We must address issues of sexuality with our sons. Yet I have reservations about handing the book over to my son. My husband read a digital copy of the book while I listened to the audio version. One night we discussed the book together.
“Is this book targeted for homeschooled kids?” he wondered.
It is not specifically geared towards homeschoolers but to young men in general. We are fairly certain our son has not faced many of the situations the book discusses. I would suspect a large number of homeschooled boys are similarly sheltered. Many are innocent about the myriad temptations the book addresses.
My husband shares my hesistancy about handing this book to our homeschooled son. We fear it may actually direct him into temptation because it so clearly addresses each type of sexual sin. For instance, pornography on the internet has never been an issue with our son. Might reading about it, even in a Christian book like this, plant the idea in our son’s mind and lead him into temptation?
The Bible warns us to be wise about what is good and innocent about what is evil. We strive to train our kids in the wisdom of the Bible; that is one of the reasons we homeschool. It seems odd to teach them specific types of evil associated with the world’s perversion of God’s gift of sex.
Since there are so many temptations, does our son need to be aware of every one of them? Or might that knowledge be a temptation in and of itself? Would it entice his mind to head in the very direction the book is warning him not to go?
“In an ideal world, kids stay at home, remain chaste, and avoid deep relationships until they’re married.” I agree with my husband’s assessment. We both wish the book had started with this ideal, then worked backwards to address what our son might encounter. My husband believes that the book normalizes abnormal behavior by assuming young men typically encounter it.
This approach may be appropriate for some audiences. Young Christian men who face locker room talk in a public school setting might need to read the book. My husband and I agree that it is not the best conversation starter for our son.
How are counterfeit experts trained to identify fake currency? They study real money. How should we arm our kids against the world’s corruption of sex? We should show them God’s true design for it.
What is our strategy for addressing these issues? We start by training our son in the Scriptures. As issues of sexual sins come up in passages like the Proverbs, we discuss them. When we encounter them in real life, we talk about them.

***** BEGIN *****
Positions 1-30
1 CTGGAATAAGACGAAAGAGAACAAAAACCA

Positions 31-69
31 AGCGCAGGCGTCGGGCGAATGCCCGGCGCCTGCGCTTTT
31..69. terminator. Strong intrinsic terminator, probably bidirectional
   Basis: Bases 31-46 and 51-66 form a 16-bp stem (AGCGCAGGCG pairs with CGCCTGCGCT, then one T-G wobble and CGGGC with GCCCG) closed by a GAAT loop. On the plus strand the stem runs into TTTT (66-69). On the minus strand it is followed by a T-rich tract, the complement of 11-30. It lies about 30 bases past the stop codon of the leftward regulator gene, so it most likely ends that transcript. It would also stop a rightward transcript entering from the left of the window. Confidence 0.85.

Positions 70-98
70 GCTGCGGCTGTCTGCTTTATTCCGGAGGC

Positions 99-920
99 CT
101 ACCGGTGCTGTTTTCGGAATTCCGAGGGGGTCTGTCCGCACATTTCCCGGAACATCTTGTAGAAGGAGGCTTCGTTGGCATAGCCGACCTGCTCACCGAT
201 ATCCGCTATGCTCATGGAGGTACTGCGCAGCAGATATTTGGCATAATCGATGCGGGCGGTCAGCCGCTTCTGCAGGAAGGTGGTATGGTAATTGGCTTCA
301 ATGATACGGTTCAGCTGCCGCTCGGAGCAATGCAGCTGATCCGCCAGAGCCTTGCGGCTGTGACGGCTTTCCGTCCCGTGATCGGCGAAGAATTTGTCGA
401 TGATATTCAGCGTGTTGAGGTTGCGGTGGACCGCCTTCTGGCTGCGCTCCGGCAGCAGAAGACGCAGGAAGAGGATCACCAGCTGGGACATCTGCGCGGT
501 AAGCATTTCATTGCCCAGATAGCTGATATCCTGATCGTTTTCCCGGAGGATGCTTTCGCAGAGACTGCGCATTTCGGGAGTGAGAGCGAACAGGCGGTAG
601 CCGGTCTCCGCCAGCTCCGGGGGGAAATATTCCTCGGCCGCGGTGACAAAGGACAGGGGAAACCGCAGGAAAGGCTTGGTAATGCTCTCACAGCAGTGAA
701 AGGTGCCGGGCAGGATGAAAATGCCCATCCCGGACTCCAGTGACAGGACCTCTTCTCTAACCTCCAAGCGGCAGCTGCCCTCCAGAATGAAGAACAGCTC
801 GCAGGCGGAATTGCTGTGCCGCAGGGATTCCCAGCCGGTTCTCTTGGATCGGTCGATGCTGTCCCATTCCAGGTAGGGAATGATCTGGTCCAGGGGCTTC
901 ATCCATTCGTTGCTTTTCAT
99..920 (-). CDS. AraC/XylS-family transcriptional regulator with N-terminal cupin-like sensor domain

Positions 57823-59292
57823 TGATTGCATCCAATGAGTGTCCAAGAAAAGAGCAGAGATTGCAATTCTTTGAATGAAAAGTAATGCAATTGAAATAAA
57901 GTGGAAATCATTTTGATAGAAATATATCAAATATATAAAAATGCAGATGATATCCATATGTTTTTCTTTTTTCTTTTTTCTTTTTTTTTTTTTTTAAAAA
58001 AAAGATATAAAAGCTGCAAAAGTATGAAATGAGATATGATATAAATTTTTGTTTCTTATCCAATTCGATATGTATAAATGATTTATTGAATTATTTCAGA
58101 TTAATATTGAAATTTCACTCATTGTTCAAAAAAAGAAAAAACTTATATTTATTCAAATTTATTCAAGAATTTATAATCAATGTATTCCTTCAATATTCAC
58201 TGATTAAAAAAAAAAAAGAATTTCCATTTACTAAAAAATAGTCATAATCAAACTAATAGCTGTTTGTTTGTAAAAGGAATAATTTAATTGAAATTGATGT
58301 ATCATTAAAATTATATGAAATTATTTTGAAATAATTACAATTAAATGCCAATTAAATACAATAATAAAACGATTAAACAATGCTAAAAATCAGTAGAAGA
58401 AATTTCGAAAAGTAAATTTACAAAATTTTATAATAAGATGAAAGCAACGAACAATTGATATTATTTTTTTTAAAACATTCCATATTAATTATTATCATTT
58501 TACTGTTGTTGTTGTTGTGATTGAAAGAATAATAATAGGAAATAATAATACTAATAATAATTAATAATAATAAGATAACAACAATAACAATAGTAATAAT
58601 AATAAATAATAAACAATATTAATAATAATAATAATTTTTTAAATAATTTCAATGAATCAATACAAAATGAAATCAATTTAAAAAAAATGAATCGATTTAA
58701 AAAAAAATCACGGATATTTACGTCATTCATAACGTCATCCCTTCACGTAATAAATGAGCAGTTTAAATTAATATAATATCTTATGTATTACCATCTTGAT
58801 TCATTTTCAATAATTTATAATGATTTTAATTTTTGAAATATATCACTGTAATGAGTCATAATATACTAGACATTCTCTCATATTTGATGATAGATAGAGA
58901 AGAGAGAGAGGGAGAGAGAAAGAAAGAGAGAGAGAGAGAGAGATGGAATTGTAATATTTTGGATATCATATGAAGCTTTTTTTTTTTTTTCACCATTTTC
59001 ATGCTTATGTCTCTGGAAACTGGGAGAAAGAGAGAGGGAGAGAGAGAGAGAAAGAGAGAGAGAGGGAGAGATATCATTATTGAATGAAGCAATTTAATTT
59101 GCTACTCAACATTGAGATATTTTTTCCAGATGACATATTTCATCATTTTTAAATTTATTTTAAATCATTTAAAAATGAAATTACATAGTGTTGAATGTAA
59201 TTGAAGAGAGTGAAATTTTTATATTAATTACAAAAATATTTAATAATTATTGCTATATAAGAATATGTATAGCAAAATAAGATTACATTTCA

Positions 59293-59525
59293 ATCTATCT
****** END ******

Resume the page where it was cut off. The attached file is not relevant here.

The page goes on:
For example, last year a family member who became pregnant out of wedlock came to visit. Before her arrival, we addressed that issue with all of our children. The situation prompted us to talk about questions that were sure to arise. It gave us the opportunity to discuss God’s plan for marriage and intimacy.
It is important to keep all lines of communication open with our son. With open discussion, we can address specific sexual temptations in a timely fashion—not years before he may encounter them.
Society has changed since we were teenagers. As a mom, I have the responsibility to take an honest look at the temptations my kids are facing. I must ensure they have the tools to fight them. This book helped me to be alert to what my son may encounter. It gave me the answers I should offer when sensitive issues arise.
If your son is a teen or young adult, you should check out Love, Honor, and Virtue. It addresses issues that we, as parents, need to be aware of. Read through it first; don’t simply hand it off to your son. It may raise more questions and uncertainty for him than it would answer.
If you have not yet started the conversation with your son about God’s design for intimacy, pray seriously about the proper time to do so. Love, Honor, and Virtue: Gaining or Re-Gaining a Biblical Attitude Toward Sexuality may be an appropriate conversation starter.
Some Crew members reviewed Love, Honor, and Virtue: Gaining or Regaining a Biblical Attitude Toward Sexuality. Others reviewed No Longer Little: Parenting Tweens with Grace and Hope. Click here to read all of the Great Waters Press reviews.